Farnborough may lag Paris in air show rankings, but the backing of the US defence giants and three new sector-specific features could give this year's event an edge

Last year, a furious US defence establishment threatened to boycott the Paris air show in protest at France's refusal to back military intervention in Iraq. As it happened, the big guns turned up - Le Bourget is too important an event to ignore and most had put down hefty deposits months before. However - like grumpy party guests - many showed displeasure by leaving early or refusing to join the fun. There were few major announcements from US companies and if you blinked you missed many of the usual phalanx of chief executives who would normally be expected to hold court over the main business days of the show.

This year's Farnborough International - held from 19-25 July at the Hampshire airport - will benefit from the Iraq factor. The US Department of Defense and its key suppliers will throw their weight behind the event to repay the UK for its support in overthrowing Saddam Hussein and give a clear signal to France that national air shows are ultimately political as much as business occasions. Boeing and Lockheed Martin will fly their flagship fighters: the F/A-18F and F-16, while Raytheon's T-6A Texan trainer will also feature in the air display. But the real test of US support will be how many generals and chief executives the Pentagon and its prime contractors send over the Atlantic and how long they stay.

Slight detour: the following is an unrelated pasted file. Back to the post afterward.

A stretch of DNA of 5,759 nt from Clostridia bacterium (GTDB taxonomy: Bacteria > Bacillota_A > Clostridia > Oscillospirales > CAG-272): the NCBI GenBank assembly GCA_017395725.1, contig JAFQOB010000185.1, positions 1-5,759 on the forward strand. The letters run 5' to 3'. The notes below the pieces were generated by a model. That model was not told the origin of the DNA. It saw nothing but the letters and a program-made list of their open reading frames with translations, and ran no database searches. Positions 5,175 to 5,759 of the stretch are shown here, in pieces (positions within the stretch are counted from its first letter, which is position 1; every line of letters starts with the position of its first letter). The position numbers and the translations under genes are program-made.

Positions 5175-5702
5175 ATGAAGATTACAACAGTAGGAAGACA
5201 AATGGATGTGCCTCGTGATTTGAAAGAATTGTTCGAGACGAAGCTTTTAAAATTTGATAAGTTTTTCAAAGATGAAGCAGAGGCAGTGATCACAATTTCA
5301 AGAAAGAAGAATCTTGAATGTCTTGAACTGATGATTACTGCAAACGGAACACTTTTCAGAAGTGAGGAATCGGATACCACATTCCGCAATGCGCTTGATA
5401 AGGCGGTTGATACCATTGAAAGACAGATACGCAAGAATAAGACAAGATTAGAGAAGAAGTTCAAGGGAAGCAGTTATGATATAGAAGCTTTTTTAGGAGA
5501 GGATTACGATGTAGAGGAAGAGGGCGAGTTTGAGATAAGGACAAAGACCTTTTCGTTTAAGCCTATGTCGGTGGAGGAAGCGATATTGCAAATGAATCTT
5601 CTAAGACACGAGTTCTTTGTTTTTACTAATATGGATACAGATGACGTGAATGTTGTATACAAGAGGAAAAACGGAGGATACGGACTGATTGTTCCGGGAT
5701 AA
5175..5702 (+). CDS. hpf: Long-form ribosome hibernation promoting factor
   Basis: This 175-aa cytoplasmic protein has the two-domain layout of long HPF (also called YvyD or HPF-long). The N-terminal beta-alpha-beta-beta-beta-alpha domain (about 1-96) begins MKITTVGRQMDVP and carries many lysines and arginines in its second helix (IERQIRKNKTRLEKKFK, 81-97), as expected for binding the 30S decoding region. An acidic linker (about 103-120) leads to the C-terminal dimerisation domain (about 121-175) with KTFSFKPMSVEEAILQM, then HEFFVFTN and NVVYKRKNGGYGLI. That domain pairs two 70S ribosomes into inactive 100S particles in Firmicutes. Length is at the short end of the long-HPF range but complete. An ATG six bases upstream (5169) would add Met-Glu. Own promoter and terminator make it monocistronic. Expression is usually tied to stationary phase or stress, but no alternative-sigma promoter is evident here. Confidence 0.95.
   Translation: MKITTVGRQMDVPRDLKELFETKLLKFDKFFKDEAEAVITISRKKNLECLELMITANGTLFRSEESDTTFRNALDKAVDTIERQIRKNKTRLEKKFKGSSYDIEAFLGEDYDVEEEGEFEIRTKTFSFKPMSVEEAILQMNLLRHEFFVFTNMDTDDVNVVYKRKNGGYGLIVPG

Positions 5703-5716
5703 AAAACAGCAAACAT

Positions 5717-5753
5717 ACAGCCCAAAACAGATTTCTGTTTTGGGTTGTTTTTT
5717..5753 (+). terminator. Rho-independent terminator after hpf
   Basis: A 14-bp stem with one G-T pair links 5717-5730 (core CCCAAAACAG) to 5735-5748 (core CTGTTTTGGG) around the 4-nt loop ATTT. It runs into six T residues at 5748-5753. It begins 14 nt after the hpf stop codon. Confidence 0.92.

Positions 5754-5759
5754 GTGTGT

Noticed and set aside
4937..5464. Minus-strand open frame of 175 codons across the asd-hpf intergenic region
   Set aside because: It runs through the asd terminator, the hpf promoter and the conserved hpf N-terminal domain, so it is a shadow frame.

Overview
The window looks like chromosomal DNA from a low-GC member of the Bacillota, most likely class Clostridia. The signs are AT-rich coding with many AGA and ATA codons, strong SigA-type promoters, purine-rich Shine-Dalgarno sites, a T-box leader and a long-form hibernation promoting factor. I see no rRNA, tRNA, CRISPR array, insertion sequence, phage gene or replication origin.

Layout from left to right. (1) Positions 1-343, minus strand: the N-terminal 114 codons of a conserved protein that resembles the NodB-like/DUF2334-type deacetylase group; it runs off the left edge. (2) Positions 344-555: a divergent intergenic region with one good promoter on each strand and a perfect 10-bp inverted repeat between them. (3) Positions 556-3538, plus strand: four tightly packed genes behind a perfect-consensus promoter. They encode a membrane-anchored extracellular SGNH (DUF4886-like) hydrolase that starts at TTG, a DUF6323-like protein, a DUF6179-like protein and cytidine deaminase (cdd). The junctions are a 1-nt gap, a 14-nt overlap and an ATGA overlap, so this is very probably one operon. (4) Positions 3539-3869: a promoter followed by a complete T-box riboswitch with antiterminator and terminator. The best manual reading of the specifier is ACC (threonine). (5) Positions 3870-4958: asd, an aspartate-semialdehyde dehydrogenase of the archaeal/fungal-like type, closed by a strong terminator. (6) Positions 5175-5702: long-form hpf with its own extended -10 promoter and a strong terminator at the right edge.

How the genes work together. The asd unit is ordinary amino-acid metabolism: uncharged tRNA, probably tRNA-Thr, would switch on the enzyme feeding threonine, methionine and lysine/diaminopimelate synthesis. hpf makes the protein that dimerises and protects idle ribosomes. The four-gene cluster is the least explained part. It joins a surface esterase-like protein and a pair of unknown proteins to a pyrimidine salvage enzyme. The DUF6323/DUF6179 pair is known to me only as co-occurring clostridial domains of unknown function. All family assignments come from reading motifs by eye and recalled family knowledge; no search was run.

Despite this, an Italian, not a US or UK, company will be the biggest single exhibitor at Farnborough, according to organiser the Society of British Aerospace Companies (SBAC). Finmeccanica - without a "home" air show and keen to deepen its transatlantic ties and reinforce its status as continental Europe's other aerospace giant - will have five aircraft under its banner.